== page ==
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Scientists in Finland develop smart jumpsuit

26
Feb '20
Pic: University Of Helsinki
Pic: University Of Helsinki
Scientists in Finland have developed a smart jumpsuit, or a garment that accurately measures the spontaneous and voluntary movement of infants from the age of five months. Details on their motility help in finding out abnormal neurological development and early support. In the future, the jumpsuit may also find use in studying older children.

The study on the smart jumpsuit and the related analysis method applied to seven-month-old infants has been published in the Scientific Reports journal.

The smart jumpsuit was developed under the Rhythms in Infant Brain (RIB) project, part of the Health from Science (TERVA) programme funded by the Academy of Finland, the Foundation for Pediatric Research and the Finnish Brain Foundation. The multidisciplinary research group, which operates in the New Children’s Hospital, is headed by neurophysiologist Sampsa Vanhatalo and paediatric neurologist Leena Haataja. In addition to physicians, the group comprised psychologists, physiotherapists, nurses and engineers.

The assessment of spontaneous and voluntary movements is part of the neurological examination of infants. The quantitative tracking of children's spontaneous motility in the natural environment has not been possible. Children are primarily qualitatively assessed at the physician’s or physiotherapist's practice, which requires taking into account the fact that the infant’s behaviour in the practice setting does not necessarily entirely match that seen at home.

“The smart jumpsuit provides us with the first opportunity to quantify infants’ spontaneous and voluntary movements outside the laboratory. The child can be sent back home with the suit for the rest of the day. The next day, it will be returned to the hospital where the results will then be processed,” explains Vanhatalo, professor of clinical neurophysiology at the University of Helsinki.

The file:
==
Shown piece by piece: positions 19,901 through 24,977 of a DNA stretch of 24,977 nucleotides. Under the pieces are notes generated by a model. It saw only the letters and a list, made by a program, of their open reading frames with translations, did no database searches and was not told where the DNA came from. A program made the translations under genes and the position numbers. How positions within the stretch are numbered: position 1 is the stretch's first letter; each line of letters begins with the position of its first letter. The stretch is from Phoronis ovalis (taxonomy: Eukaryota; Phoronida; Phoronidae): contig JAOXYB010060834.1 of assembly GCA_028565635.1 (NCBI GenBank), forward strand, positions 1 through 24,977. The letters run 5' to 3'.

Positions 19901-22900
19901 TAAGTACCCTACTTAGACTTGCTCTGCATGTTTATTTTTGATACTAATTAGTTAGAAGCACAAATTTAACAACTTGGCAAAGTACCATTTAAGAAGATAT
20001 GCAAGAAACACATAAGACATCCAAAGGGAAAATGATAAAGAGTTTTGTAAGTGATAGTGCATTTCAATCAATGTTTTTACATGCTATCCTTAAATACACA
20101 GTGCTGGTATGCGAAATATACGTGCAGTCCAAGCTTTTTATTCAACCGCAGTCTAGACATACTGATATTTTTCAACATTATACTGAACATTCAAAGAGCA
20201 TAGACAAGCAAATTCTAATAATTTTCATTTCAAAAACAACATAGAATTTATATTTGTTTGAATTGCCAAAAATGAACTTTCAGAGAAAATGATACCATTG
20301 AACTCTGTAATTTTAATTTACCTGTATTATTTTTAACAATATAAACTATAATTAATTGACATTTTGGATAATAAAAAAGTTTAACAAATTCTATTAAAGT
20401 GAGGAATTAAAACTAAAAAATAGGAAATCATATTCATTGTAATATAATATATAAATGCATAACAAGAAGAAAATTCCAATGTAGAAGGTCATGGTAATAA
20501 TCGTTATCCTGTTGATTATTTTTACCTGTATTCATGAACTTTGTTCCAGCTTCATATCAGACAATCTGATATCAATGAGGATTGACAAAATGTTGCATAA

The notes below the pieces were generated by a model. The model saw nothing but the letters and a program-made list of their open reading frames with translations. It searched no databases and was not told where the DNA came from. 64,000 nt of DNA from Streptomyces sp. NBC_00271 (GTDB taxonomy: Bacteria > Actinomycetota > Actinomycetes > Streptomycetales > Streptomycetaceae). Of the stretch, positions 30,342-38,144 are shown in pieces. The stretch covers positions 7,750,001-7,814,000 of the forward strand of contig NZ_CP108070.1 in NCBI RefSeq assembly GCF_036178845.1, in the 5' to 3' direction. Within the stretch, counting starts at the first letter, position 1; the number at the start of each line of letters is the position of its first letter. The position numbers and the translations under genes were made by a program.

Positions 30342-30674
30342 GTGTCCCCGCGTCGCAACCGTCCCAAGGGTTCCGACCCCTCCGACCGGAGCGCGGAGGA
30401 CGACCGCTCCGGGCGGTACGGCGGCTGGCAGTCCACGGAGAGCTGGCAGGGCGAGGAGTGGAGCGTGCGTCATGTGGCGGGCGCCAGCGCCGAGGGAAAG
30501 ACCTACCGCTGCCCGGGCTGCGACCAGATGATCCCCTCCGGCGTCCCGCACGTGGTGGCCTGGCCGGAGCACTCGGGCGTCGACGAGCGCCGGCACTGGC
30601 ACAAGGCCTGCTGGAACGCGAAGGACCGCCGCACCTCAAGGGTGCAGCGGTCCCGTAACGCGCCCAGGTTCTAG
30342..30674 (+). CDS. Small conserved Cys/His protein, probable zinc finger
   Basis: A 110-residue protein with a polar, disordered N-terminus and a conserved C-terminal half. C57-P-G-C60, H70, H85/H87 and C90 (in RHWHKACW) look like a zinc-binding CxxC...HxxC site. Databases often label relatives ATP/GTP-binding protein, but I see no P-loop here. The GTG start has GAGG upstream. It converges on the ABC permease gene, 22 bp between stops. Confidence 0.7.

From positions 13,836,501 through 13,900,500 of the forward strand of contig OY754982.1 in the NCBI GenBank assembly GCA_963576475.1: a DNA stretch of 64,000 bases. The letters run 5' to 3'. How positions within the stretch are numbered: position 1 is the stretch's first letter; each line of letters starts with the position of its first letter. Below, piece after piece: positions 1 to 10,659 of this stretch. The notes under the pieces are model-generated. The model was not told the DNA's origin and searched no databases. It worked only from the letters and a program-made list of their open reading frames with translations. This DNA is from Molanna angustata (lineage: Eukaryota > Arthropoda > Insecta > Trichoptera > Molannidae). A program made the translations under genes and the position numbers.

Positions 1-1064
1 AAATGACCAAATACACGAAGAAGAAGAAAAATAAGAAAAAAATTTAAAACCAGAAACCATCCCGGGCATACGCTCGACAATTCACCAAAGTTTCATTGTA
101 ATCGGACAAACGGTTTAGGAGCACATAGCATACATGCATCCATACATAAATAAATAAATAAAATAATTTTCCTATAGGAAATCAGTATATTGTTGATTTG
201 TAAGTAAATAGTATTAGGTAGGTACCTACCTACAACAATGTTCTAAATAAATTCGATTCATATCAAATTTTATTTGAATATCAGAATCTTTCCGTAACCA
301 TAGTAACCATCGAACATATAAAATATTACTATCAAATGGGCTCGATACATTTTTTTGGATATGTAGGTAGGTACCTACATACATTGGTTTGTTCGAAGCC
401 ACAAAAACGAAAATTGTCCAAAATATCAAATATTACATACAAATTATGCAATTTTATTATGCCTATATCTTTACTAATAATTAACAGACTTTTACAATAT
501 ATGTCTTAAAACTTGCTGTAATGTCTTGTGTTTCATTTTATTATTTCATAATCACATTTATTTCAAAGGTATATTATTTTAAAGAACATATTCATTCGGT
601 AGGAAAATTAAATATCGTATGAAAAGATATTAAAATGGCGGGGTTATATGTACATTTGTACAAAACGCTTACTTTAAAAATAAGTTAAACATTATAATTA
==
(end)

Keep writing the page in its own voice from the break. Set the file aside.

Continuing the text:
Vanhatalo says that the new analysis method quantifies infant motility as reliably as a human being would be able to do by viewing a video recording. After the measurement, the infant’s actual movements and physical positions will be known to the second, after which computational measures can be applied to the data.

“This is a revolutionary step forward. The measurements provide a tool to detect the precise variation in motility from the age of five months, something which medical smart clothes have not been able to do until now,” Vanhatalo adds.

The data generated by the smart jumpsuit is valuable, since the detection of abnormalities in the neurological development of infants at an early stage enables early support. Brain plasticity is at its strongest in early childhood, and is benefited by measures supporting development, which are targeted at recurring everyday activities.

According to Haataja, professor of paediatric neurology, developmental disorders in today’s pressure-dominated world pose a considerable risk that can lead to learning difficulties and obstacles in the competition for education and jobs. They are also a risk factor associated with exclusion from contemporary society.

“The early identification of developmental disorders and support for infants’ everyday functional capacity in interaction with the family and the growth environment constitute a significant factor on the level of individuals, families and society,” Haataja notes.

In the future, the smart jumpsuit can be used for the objective measurement of how various therapies and treatments affect children’s development.

“This is the million-dollar question in Western healthcare. In addition, we may be able to quantify how early motor development associates with later cognitive development,” Vanhatalo says.

The textile and usability design of the smart jumpsuit was coordinated by researcher Elina Ilén, while researchers Manu Airaksinen and Okko Räsänen from Aalto University were in charge of AI analyses. The project utilised the Movesense sensor, an open-source device developed in Finland by Suunto, and a mobile application developed by the German company Kaasa.

Fibre2Fashion News Desk (SV)

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